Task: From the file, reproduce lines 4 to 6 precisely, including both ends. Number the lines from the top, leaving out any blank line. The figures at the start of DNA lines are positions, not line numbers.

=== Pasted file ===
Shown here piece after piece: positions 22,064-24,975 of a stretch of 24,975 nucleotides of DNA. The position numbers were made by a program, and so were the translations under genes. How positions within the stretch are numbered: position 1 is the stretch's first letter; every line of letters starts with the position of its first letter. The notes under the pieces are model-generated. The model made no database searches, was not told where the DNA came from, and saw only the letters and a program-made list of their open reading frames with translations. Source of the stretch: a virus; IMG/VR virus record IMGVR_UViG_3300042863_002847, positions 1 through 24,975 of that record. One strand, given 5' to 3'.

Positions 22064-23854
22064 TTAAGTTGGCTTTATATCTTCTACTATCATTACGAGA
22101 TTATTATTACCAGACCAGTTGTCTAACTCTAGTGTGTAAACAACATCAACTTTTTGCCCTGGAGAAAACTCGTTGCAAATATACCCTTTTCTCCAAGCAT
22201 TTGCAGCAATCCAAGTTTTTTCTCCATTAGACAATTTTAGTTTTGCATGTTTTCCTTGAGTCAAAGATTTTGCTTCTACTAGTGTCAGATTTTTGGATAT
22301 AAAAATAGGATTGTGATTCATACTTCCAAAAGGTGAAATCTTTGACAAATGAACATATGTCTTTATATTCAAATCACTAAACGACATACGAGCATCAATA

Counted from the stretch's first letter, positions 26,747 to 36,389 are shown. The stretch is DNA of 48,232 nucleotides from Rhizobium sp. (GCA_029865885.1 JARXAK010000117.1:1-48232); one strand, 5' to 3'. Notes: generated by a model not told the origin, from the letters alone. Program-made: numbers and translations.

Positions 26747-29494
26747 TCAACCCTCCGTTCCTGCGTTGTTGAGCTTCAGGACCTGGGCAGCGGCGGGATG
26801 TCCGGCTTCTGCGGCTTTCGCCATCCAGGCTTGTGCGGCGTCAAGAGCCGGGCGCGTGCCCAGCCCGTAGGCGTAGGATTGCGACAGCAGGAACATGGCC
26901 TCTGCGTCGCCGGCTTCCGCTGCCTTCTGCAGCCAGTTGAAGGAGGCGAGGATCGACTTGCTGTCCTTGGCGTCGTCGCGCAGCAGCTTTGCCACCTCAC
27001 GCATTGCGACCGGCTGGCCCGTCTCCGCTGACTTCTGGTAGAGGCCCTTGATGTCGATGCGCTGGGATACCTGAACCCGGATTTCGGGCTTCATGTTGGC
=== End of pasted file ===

22101 TTATTATTACCAGACCAGTTGTCTAACTCTAGTGTGTAAACAACATCAACTTTTTGCCCTGGAGAAAACTCGTTGCAAATATACCCTTTTCTCCAAGCAT
22201 TTGCAGCAATCCAAGTTTTTTCTCCATTAGACAATTTTAGTTTTGCATGTTTTCCTTGAGTCAAAGATTTTGCTTCTACTAGTGTCAGATTTTTGGATAT
22301 AAAAATAGGATTGTGATTCATACTTCCAAAAGGTGAAATCTTTGACAAATGAACATATGTCTTTATATTCAAATCACTAAACGACATACGAGCATCAATA